How to Steal a Million

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How to Steal a Million
Directed by William Wyler
Produced by William Wyler
Fred Kohlmar
Screenplay by Harry Kurnitz
Based on Venus Rising
1962 story in Practise to Deceive 
by George Bradshaw
Starring Audrey Hepburn
Peter O'Toole
Eli Wallach
Hugh Griffith
Charles Boyer
Music by John Williams
Cinematography Charles Lang
Edited by Robert Swink
Distributed by 20th Century Fox
Release dates
  • July 13, 1966 (1966-07-13)
Running time
123 min.
Country United States
Language English
Budget $6,480,000[1]
Box office $4.4 million (rentals)[2]

How to Steal a Million is a 1966 heist comedy film, directed by William Wyler and starring Audrey Hepburn, Peter O'Toole, Eli Wallach and Hugh Griffith. The picture is set and was filmed in France, though the characters speak entirely in English. Audrey Hepburn's clothes were designed by Givenchy.


Charles Bonnet (Hugh Griffith) is a highly skilled art forger who pretends to be an art collector. His daughter Nicole (Audrey Hepburn) disapproves of his forgeries and is afraid that he may get caught. At the beginning of the film, he loans a renowned statue of Cellini's Venus to the Kléber-Lafayette Museum as the centerpiece of an important upcoming exhibition. However, the statue had been made by Nicole's grandfather and would fail even a basic materials analysis.

That night, while Charles is at the exhibition's opening event, Nicole hears a noise. She finds Simon Dermott (Peter O'Toole) holding a Van Gogh that her father made recently. Believing him to be a burglar, she aims a gun at him and accidentally shoots him. She does not call the police to avoid an investigation around the fake masterpiece, so she cleans Simon's wound and drives him to his hotel, and he kisses her goodbye outside the building.

Some time later, Nicole is having dinner with wealthy American tycoon, Davis Leland (Eli Wallach). She is suspicious of Davis, believing he knows her father is an art forger. He confesses to Nicole he is obsessed with owning the Cellini Venus, and arranged the dinner in order to convince her to sell it to him. Relieved that he doesn't suspect anything, she kisses him and tells him that the statue is not for sale.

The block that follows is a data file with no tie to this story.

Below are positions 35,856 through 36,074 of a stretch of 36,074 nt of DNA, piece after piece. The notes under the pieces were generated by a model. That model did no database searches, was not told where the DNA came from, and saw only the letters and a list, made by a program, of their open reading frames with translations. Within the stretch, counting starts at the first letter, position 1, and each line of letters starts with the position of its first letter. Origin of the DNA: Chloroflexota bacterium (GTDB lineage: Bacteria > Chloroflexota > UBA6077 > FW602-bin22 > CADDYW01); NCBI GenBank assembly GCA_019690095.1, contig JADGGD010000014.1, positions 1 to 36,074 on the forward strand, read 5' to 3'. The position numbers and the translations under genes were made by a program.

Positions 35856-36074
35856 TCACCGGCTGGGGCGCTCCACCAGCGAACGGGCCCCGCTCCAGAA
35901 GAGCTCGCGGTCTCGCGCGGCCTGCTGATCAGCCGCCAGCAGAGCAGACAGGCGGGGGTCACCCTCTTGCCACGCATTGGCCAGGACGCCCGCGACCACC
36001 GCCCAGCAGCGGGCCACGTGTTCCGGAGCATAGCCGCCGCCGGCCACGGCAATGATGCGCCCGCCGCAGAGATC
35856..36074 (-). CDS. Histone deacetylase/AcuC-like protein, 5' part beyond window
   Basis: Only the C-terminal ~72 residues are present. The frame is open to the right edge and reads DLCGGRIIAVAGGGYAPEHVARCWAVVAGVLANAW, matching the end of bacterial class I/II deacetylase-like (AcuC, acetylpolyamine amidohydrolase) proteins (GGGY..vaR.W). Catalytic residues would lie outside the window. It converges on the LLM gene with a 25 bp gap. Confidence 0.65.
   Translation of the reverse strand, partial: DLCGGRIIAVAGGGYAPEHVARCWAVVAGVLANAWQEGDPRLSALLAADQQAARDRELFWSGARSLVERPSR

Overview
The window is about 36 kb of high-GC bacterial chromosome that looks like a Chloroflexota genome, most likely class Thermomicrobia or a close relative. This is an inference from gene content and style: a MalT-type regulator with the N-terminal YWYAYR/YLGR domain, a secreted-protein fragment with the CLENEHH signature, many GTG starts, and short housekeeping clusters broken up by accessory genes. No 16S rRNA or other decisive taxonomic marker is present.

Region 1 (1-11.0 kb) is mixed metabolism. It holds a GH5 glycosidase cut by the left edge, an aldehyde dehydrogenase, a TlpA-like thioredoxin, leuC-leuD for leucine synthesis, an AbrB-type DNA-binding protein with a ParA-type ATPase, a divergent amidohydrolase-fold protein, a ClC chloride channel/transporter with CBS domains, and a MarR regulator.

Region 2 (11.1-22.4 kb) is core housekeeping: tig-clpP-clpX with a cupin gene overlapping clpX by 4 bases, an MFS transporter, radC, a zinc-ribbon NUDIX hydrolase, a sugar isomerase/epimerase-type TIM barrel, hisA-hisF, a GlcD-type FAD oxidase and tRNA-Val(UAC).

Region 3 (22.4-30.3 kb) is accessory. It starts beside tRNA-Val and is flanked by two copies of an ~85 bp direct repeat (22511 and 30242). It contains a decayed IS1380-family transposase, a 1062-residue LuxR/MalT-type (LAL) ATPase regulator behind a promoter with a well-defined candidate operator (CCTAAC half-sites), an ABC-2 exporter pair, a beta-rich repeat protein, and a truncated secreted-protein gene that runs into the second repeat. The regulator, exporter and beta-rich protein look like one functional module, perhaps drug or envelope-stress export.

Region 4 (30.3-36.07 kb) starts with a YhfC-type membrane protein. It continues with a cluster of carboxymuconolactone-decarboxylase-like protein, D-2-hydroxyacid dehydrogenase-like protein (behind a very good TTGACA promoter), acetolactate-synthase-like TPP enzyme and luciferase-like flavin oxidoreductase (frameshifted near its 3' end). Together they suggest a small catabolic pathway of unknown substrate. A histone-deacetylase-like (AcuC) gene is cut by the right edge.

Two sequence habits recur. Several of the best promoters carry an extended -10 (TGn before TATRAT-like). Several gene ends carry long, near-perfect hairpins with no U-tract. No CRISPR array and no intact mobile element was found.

The next day, an employee from the museum arrives at Charles' home and asks for Charles's signature on the one million dollar insurance policy for the sculpture. After signing it, the man reveals that the Venus will undergo a technical examination the following Friday. Desperate to save her father from being caught and sent to prison, Nicole meets with Simon and asks him to steal the Venus for her. They both examine the museum's security measures, with Simon initially showing very little understanding of how they can steal the Venus.

On the night of the heist, Davis shows up again at Nicole and Charles' home before Nicole can leave to meet Simon. Davis is so in love with the Cellini and desperate to acquire it that he asks her to marry him. Not wanting to be late, she quickly takes the ring and leaves for the museum. Nicole and Simon hide in a utility closet until the museum closes. After making note of how often the guards check the museum, Simon sets off the security alarm surrounding the Cellini Venus using a boomerang he had bought a few days before. The guards and police rush in and check the museum, but upon finding that nothing is missing, they soon leave and the alarm is reset.